GHA Recommended to SAIS-SACS for Re-Accreditation
GHA is on fire and it is noticeable.
Atlanta (March 3, 2011) –
In mid-February Greenfield Hebrew Academy got word that the school has been unanimously and enthusiastically recommended to SAIS-SACS for re-accreditation. During its three-day site visit, the accreditation educators praised the school's devotion to its students and its commitment to excellence in all areas academically.
As an independent school, Greenfield Hebrew Academy is part of a consortium of schools accredited by the Southern Association of Independent Schools (SAIS) and the Southern Association of Colleges and Schools (SACS). Every five years, GHA is required to renew its accreditation. Accreditation begins with a self-study, followed by a site visit by an outside group of educators, and yields a list of commendations and recommendations.
The accreditation team observed classes as well as interviewed parents, students, and board members.
When students were asked what aspects the school should retain 25 years from now, they said, "the fabulous teachers who love and care for us and the good friends that we make at school." Parents who were interviewed spoke of the warm sense of community that pervades the school. Both conveyed to the accreditation team how much they love the school and how GHA is their home away from home.
The Early Childhood Development's Reggio Program, headed by Director of ECD Anna Hartman, was cited for extra acclaim. This observation was particularly meaningful coming from Jill Muti, the accreditation team leader, because she is an experienced educator who has studied the Reggio method of teaching and learning. Researchers at Yale University have singled out the Reggio Emilia philosophy as best in class in early childhood education. Seeing its results at GHA, Principal Leah Summers has begun to expand some of the core Reggio values, for example project-based learning throughout all the grades of the school.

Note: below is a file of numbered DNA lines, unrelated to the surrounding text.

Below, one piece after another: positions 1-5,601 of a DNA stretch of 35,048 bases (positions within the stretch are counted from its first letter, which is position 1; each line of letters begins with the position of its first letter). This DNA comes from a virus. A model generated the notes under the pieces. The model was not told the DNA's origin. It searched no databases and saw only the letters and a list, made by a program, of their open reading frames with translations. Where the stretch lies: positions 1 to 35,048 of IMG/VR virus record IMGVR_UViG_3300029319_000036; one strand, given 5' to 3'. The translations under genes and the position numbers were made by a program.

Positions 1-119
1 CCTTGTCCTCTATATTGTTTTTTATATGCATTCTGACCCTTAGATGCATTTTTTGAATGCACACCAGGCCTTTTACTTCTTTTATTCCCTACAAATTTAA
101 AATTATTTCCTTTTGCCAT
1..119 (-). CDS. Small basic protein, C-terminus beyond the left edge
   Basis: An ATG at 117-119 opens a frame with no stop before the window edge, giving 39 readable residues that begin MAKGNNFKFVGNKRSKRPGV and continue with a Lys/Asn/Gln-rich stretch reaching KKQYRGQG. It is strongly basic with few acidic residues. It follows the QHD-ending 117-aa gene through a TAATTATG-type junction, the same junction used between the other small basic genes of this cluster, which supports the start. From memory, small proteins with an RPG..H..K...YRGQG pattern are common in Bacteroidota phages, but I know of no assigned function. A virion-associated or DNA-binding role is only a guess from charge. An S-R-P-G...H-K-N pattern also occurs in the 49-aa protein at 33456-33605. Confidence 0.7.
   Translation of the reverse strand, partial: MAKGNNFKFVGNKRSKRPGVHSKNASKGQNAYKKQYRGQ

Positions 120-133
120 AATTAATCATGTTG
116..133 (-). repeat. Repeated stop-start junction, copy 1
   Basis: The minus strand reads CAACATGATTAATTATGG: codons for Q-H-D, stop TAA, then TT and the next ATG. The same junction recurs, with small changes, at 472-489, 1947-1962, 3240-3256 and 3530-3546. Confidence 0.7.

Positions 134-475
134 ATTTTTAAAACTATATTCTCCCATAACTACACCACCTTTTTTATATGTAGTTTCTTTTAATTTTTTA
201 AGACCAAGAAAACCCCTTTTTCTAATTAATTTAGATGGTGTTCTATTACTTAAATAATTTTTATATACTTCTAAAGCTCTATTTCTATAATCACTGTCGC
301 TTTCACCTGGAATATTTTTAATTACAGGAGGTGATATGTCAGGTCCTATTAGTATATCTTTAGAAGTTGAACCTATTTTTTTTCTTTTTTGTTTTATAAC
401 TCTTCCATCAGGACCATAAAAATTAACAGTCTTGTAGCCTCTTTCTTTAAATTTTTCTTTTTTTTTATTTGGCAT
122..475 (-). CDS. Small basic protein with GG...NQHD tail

Another program that the team dubbed as "best in class" was GHA's M'silot Program headed by Phyllis Rosenthal. M'silot serves the needs of students with language-based learning challenges. Seventy students are enrolled in the M'silot program in grades K to 6; a seventh grade will be added in 2011. The accreditation team called attention to the close level of integration between M'silot and non-M'silot students and the high degree of collegiality among teachers in the two programs here at GHA.
The team praised the interactive nature of the Jewish Studies classes, the innovative teaching in the Middle School, the way technology is used throughout the school to enhance the learning experience and was used as a vehicle to win the Microsoft Bing $100,000 "school needs" competition, and the impact that Responsive Classroom and Development Design has had on creating a more inclusive school culture where all students feel a sense of belonging.
The accreditation team was impressed with our adult learning programs, citing the success of the Melton courses and Coffee and Covenant and the degree to which parents are interested in furthering their learning. They feel, as does GHA, that parents provide powerful models of lifelong learning to our students.
With applications double the number compared to this time last year, Greenfield Hebrew Academy has become known for its excellent academics in both General Studies and Jewish Studies, its strong emphasis on character building, and its commitment to serving the general community.
GHA Raises the Roof and wins $100,000!
It's an unfortunate truth that when it rains at GHA, we have either puddles or trash cans in the middle of our hallways. Our roof is old and leaky, and though we knew we'd have to repair it in the next year, we were going to have a hard time finding room in our budget for such a large expense. Indeed, it would cost us over $100,000!
So when we saw that Microsoft Bing was running a competition called Our School Needs, with a grand prize of $100,000, we decided to enter. There were several hundred schools competing against us, each with their own needs. Each school entering the competition was required to submit an essay, up to five photos, and optionally a video, describing our need and appealing to the community for support.